May the Spirit of all Grace fill my I think I cannot conscientiously subheart with heavenly wisdom, and form scribe to the Liturgy as by law estame anew in my Saviour's image! May blished. The anxious and friendly sothe bright example of Jesus Christ be licitude with which you have entered ever before my eyes; and may his into this correspondence with me, inlessons be ever graven on my heart! duces me to hope that even on this Through his blood may my defiled and point, (which I confess is quite a stumguilty conscience be cleansed from all bling block to me at present) you will sin! May he reign in my heart, and be able and willing to say something ever continue the object of my ardent satisfactory to desire, of my undeviating reliance, of
Your affectionate friend, my cheerful homage, of my lively and Dec. 17, 1801.
C. S.” active gratitude, and of my highest love! And may the God and Father of our Lord Jesus Christ, the Father of everlasting compassion, the God of Extracts from the Common-Place Book of a
Country Clergyman. grace and peace, sanctify me wholly,
(Continued from p. 102.) and through the blood of the everlasting covenant make me perfect in every good work to do his will, that I may It has been objected against Christibe enabled ever to render to the Fa. anity, that it exhibits degrading views ther, Son, and Spirit, one God, the of human nature, injurious to virtue,
For the Cl;ristian Observer.
ON THE TRUE DIGNITY OF MAN.
inasmuch as they generate a mean and than a visionary fable. But this being abject state of mind, and extinguish Christianity, he is bound either to shew' that generous pride, as it is called, us that human nature is more exalted which is the incentive to worthy ac on some other scheme, or to renounce tions. This is one proof, among many, his objection.
(To be continued.) that Christianity is little understood by those who oppose it. A small part of
To the Editor of the Christian Observer. it only is known; and from hence con
SIR, clusions are drawn as if it formed the
I HAVE enclosed an original letter of whole. It is true that Christianity exhibits with the hope that its publication in
Dr. Horne, late Bishop of Norwich; man as fallen very low; but is it not
the CHRISTIAN OBSERVER mayi
y interest also true, that its proper end is highly those readers, who justly admire the to exalt him? It represents him, in
character of that eminent and pious deed, as degraded even unto hell ; but
Prelate. does it not propose, as its very object,
It was found among the papers of a to raise him up to Heaven? How dig. Clergyman after his decease, who was nified do the scriptures describe him well acquainted with the Bishop and to have been in his origin! His soul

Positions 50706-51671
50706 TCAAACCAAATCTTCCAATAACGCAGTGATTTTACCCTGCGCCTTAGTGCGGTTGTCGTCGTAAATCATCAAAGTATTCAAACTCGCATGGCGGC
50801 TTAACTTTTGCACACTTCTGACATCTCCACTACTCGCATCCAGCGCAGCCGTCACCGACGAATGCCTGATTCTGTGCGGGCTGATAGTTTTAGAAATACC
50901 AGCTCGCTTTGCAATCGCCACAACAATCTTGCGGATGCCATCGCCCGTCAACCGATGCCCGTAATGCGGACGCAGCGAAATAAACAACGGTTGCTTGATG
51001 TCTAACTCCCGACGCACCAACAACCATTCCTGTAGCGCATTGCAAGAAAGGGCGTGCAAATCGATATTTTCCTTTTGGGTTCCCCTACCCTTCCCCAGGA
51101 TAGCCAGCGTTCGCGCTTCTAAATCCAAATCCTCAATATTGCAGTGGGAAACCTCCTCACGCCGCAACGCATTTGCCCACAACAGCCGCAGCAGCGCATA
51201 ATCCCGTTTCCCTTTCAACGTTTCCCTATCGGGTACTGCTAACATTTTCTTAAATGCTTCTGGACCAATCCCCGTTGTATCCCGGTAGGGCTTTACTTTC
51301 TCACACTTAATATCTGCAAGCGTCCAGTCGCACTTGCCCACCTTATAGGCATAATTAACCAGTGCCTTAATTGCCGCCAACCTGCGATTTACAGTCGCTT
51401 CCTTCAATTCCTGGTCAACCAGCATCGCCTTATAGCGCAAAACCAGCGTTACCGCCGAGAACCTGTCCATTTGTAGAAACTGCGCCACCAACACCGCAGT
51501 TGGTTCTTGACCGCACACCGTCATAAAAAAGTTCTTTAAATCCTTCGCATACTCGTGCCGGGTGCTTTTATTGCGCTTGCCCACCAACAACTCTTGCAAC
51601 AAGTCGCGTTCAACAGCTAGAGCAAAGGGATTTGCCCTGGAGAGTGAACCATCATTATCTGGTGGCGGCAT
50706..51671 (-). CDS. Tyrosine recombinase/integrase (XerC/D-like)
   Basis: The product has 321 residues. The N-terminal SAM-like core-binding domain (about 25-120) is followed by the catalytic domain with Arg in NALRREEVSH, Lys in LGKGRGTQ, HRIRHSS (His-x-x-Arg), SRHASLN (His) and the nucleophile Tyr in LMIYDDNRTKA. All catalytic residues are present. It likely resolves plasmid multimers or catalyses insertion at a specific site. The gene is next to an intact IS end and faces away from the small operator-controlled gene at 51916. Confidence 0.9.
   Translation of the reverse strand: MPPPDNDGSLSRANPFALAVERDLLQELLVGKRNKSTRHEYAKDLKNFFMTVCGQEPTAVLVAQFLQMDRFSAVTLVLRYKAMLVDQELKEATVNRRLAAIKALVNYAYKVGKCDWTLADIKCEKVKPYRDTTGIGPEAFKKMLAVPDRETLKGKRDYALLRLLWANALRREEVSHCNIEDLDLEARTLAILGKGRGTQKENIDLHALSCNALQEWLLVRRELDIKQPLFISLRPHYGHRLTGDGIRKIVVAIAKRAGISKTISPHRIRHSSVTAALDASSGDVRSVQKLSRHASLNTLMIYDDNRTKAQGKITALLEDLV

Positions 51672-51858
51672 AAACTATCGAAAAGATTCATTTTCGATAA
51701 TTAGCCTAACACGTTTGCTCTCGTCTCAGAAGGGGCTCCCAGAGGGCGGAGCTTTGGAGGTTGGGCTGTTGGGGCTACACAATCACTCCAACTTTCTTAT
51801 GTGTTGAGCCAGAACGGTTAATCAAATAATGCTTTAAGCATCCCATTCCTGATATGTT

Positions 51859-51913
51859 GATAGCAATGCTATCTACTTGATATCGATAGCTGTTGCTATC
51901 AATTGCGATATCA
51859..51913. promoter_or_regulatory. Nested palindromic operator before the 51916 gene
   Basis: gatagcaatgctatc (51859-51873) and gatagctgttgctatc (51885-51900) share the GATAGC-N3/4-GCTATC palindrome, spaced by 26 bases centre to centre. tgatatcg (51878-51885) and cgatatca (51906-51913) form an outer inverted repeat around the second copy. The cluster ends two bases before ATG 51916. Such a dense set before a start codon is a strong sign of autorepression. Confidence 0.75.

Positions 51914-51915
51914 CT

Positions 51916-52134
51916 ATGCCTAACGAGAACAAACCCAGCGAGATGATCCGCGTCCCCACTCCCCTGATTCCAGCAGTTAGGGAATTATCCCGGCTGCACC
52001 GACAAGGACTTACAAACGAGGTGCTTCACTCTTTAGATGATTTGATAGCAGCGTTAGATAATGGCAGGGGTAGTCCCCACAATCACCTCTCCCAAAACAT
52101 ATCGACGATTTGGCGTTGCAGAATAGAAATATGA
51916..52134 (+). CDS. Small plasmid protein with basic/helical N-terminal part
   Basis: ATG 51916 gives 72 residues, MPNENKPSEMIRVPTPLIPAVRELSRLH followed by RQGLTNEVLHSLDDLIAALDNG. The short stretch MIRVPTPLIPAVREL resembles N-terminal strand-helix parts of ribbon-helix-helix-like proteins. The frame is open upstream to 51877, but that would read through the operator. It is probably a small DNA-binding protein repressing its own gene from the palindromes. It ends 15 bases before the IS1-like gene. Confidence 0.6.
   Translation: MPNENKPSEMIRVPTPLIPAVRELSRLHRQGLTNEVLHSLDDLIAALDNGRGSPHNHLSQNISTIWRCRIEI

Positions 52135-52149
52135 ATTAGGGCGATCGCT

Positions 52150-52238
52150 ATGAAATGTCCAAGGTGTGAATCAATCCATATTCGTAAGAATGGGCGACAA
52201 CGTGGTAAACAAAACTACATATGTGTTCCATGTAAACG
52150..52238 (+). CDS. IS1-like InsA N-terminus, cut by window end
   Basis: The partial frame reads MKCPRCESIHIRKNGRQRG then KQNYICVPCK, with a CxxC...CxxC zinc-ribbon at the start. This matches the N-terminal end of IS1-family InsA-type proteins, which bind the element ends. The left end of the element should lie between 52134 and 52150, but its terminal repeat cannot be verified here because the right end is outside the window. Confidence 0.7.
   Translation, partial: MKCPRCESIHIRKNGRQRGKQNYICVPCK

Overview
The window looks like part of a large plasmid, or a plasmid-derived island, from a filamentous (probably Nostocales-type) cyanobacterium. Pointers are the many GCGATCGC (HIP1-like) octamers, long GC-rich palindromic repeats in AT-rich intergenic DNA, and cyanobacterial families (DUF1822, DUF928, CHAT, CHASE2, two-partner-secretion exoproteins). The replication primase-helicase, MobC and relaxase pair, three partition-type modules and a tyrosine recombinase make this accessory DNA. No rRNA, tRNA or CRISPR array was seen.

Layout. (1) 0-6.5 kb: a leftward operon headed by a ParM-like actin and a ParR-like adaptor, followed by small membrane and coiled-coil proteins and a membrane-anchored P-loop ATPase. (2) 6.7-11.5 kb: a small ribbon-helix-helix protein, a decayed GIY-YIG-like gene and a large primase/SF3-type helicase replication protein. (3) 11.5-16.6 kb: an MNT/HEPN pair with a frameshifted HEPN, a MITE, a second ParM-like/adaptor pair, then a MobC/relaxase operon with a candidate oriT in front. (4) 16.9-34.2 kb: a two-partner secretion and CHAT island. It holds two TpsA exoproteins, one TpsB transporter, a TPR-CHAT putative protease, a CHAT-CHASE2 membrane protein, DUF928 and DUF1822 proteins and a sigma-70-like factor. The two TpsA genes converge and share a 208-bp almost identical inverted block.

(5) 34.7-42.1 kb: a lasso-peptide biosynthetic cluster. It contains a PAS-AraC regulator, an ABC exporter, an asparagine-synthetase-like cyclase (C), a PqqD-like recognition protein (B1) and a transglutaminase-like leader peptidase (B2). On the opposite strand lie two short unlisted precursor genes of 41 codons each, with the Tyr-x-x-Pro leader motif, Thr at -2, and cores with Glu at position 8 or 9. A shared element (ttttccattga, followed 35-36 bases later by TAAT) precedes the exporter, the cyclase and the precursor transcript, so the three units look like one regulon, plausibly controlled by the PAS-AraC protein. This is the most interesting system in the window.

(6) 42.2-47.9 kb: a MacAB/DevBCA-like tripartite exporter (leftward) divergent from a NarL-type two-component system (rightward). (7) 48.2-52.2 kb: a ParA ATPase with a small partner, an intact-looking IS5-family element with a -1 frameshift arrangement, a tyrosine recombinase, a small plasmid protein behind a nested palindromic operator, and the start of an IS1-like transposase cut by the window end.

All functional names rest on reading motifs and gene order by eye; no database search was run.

M. L. inspired by the breath of the Almigh
Feb. 19, 1801. ty! This beauteous globe contrived and fashioned for his habitation ! Eve
Mag. Coll. July 12th, 1755. ry other order of creatures subjected MY DEAREST CHARLES, to hiin as lord of all! He himself made As it has pleased God, who orders evecapable of holding converse with his ry thing for the best, to separate us for God, and actually admitted to his fa- a time, so that we cannot pass our hours miliar intimacy and friendship! Are together, as we used to do, in reading not these grand ideas? But one, un- the Holy Scriptures, and talking one to speakably more grand, is yet to be another of the things God has done for mentioned. “God so loved the world, us, and requires us to do for him, we as to give his Only-Begotten Son, that have nothing left but to pray earnestly we might not perish, but have everlast. for each other, that we fall not into ing life.” Astonishing and dignifying temptation, and communicate our consideration! The Eternal Son of thoughts in writing for the establishGod, equal with the Father, assumes ment of our faith. Be not discourour nature values us so highly, as aged, my beloved friend, at what has thus to humble himself, that we might happened. It is not this, or that perbe exalted; and submits to death, that son, that has taken you from us, but he we might live ! -rises again from the who orders and disposes all events acdead; ascends to heaven; and seats cording to his infinite wisdom, and unhuman nature on the very throne of bounded love. And this, you may deGod !--In that nature receives the ado- pend upon it, is done for great and ration of all the heavenly hosts; and glorious purposes ; at least for the trial officiates as our advocate in the court of your own faith, that being more preof Heaven !-entitles us to be called, cious than gold, it may come out like himself, sons of God; and, send- brighter from the furnace of templaing forth his Divine Spirit, purifies tion. There are two methods the enour fallen nature, and makes it meet emy has of attacking the children of for an inheritance incorruptible, unde- God, threatening and alluring. One of filed, and that fadeth not away! To these the strength from above has enthese contemplations let every meaner abled you to stand, and fear not but thought give way; and if we boast, the same strength will make you more let us boast of that which constitutes than conqueror over the other. The our real dignity-let us boast of our God who delivered you out of the paws religion, and of our Redeemer. of the lion, and the bear, and the un
The unbeliever may perhaps call all circumcised Philistine, will (if you this enthusiasm, and deem it no better continually pray to him) enable you to